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Mother’s Day and church

Mother’s Day and church

The high holy day of Hallmark™ is nearly upon us. Amy Young, writing at the Messy Middle, offers so advice for clergy negotiating these dangerous waters:

Dear Pastor,

Tone can be tricky in writing. Picture me popping my head in your office door, smiling and asking if we could talk for five minutes. I’m sipping on my diet coke as I sit down.

A few years ago I sat across from a woman who told me she doesn’t go to church on Mother’s Day because it is too hurtful. I’m not a mother, but I had never seen the day as hurtful. She had been married, had numerous miscarriages, divorced and was beyond child bearing years. It was like salt in mostly healed wounds to go to church on that day. This made me sad, but I understood.

Fast forward several years to Mother’s Day. A pastor asked all mothers to stand. On my immediate right, my mother stood and on my immediate left, a dear friend stood. I, a woman in her late 30s, sat. I don’t know how others saw me, but I felt dehumanized, gutted as a woman. Real women stood, empty shells sat. I do not normally feel this way. I do not like feeling this way. I want no woman to ever feel this way in church again.

Some of her ideas for Sunday if you are going to include Mothers’ Day in your liturgical planning:

1. Do away with the standing. You mean well, but it’s just awkward. Does the woman who had a miscarriage stand? Does the mom whose children ran away stand? Does the single woman who is pregnant stand? A.w.k.w.a.r.d.

2. Acknowledge the wide continuum of mothering.

3. Commend mothering for the ways it reflects the Imago Dei


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Chris H.

I certainly understand avoiding church when certain times/topics come up–for me, the Pauline topics of husbands,wives, and singles(being single myself) are worst since so many churches(in many different denominations) are not welcoming of singles beyond college. Mother’s Day is occasionally painful, but I don’t think it should be watered down to all men or all women etc. Yes, lots of people have helped shape us, teachers, leaders, etc. but they aren’t mothers and fathers. If you’re just going to make it meaningless regarding the special bonds/challenges of parenthood, just say, “Happy Mother’s/Father’s Day!” at the beginning and forget it for the rest of the service. My mother has used the special services for Mother’s/Father’s day to get my father, grandparents, to attend and also to introduce/invite some friends and acquaintances with kids to church.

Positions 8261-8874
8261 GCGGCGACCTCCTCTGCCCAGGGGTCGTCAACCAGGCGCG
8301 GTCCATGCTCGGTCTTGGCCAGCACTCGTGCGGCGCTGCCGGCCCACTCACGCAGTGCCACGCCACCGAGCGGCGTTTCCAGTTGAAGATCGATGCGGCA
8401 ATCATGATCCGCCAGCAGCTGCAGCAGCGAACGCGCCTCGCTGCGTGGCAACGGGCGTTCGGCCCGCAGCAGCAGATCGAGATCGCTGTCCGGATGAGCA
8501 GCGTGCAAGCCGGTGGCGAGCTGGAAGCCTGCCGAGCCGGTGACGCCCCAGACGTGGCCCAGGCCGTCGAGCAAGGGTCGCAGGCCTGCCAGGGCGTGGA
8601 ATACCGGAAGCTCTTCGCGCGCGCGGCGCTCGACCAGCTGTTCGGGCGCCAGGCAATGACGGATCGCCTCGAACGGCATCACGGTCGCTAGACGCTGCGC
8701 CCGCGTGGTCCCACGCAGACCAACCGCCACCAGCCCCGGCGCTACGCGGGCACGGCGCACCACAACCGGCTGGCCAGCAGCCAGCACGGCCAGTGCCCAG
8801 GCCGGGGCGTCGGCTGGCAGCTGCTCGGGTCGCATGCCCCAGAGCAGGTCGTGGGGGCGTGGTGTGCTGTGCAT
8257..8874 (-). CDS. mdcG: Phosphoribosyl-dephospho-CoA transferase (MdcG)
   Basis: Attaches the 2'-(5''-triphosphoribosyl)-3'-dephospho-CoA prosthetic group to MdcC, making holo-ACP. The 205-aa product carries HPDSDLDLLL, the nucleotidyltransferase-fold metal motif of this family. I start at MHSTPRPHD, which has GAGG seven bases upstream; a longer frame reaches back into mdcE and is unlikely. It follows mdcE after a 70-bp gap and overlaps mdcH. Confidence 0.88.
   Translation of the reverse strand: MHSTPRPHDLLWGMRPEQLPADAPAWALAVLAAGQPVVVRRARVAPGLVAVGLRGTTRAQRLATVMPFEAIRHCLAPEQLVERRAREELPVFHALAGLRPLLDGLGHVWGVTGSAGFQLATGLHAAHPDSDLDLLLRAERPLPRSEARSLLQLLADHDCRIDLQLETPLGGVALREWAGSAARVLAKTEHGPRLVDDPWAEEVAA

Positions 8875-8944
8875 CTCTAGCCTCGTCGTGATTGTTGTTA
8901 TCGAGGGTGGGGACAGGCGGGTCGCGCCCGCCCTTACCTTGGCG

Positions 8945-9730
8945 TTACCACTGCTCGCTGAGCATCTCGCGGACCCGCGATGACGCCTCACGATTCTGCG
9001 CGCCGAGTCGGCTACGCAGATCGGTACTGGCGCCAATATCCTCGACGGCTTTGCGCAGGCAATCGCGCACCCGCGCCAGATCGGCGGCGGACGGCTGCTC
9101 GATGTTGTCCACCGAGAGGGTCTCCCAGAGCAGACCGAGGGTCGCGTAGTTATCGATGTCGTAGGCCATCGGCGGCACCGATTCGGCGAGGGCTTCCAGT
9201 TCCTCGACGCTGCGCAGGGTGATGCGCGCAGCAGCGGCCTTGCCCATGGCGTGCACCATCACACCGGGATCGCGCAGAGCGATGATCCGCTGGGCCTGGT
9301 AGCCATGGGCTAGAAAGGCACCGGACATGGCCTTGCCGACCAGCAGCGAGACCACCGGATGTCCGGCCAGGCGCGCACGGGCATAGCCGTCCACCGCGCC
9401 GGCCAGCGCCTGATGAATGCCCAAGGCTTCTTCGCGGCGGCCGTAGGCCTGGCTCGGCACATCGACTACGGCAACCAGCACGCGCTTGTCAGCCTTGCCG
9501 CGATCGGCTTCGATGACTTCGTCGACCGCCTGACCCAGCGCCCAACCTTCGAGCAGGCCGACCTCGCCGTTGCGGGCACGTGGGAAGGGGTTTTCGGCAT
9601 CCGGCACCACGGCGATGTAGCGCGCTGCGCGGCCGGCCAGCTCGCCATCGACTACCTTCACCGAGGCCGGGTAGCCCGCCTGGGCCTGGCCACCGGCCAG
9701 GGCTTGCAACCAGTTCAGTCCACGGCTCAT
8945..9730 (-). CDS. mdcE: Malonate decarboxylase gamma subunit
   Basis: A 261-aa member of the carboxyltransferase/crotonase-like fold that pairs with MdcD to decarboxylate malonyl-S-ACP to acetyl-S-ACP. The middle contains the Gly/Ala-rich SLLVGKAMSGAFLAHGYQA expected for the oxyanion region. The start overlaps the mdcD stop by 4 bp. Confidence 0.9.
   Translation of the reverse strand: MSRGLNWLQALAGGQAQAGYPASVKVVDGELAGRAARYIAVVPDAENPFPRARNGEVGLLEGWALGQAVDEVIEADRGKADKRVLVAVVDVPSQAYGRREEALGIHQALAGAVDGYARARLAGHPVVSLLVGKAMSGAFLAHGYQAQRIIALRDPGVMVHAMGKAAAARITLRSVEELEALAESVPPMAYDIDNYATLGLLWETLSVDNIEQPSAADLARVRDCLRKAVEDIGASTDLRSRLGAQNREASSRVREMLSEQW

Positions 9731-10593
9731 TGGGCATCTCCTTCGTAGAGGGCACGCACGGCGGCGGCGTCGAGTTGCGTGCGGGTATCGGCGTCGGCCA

Chris Harwood

Cynthia Hallas

I think this can be a tough issue for churches. Several years ago, as the Mothers’/Fathers’ Day cycle came around, I reflected on the subject in our parish’s May newsletter:

While Mothers’ and Fathers’ Days are not themselves liturgical occasions, they certainly can be pastoral ones. For those who have lost parents, these holidays can be bittersweet as loving remembrance is mixed with a sense of loss. They can be painful for those whose relationships with parents or children have been damaged. They are often extremely difficult for infertile couples and those who have lost children. While the commercial world is touting flowers, perfume, brunch, ties and gas grills, the Church can provide a corrective as we recognize the full spectrum of joy and pain that inhabit human relationships and lift up the opportunity for reconciliation; after all, even the best of relationships have their challenges and experience occasional brokenness.

In the body of Christ, God has realigned the notion of family. While we needn’t (and shouldn’t) give up our familial bonds, we should also reach out to one another beyond those bonds. We look at the men and women who have nurtured, taught, protected, guided, befriended, challenged and loved us throughout our lives, and we look at the children for whom we have done the same. Let us celebrate the gifts of all the women and men who have made each of us stronger in faith, more loving in relationships, and more authentic in living.

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